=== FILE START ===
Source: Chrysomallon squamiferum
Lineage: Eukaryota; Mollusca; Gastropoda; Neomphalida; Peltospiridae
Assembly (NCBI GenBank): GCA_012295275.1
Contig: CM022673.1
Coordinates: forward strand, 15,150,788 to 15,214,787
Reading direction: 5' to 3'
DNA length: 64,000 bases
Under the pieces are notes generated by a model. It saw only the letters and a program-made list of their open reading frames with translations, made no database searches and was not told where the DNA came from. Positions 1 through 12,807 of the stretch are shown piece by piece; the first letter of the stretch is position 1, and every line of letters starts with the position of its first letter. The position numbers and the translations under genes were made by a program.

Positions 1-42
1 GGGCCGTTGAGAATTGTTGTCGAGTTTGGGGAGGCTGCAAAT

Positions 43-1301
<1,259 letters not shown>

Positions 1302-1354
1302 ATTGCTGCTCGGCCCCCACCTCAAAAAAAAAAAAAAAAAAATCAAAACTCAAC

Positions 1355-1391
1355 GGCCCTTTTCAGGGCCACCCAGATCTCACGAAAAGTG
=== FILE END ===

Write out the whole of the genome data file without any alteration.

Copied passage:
Source: Chrysomallon squamiferum
Lineage: Eukaryota; Mollusca; Gastropoda; Neomphalida; Peltospiridae
Assembly (NCBI GenBank): GCA_012295275.1
Contig: CM022673.1
Coordinates: forward strand, 15,150,788 to 15,214,787
Reading direction: 5' to 3'
DNA length: 64,000 bases
Under the pieces are notes generated by a model. It saw only the letters and a program-made list of their open reading frames with translations, made no database searches and was not told where the DNA came from. Positions 1 through 12,807 of the stretch are shown piece by piece; the first letter of the stretch is position 1, and every line of letters starts with the position of its first letter. The position numbers and the translations under genes were made by a program.

Positions 1-42
1 GGGCCGTTGAGAATTGTTGTCGAGTTTGGGGAGGCTGCAAAT

Positions 43-1301
<1,259 letters not shown>

Positions 1302-1354
1302 ATTGCTGCTCGGCCCCCACCTCAAAAAAAAAAAAAAAAAAATCAAAACTCAAC

Positions 1355-1391
1355 GGCCCTTTTCAGGGCCACCCAGATCTCACGAAAAGTG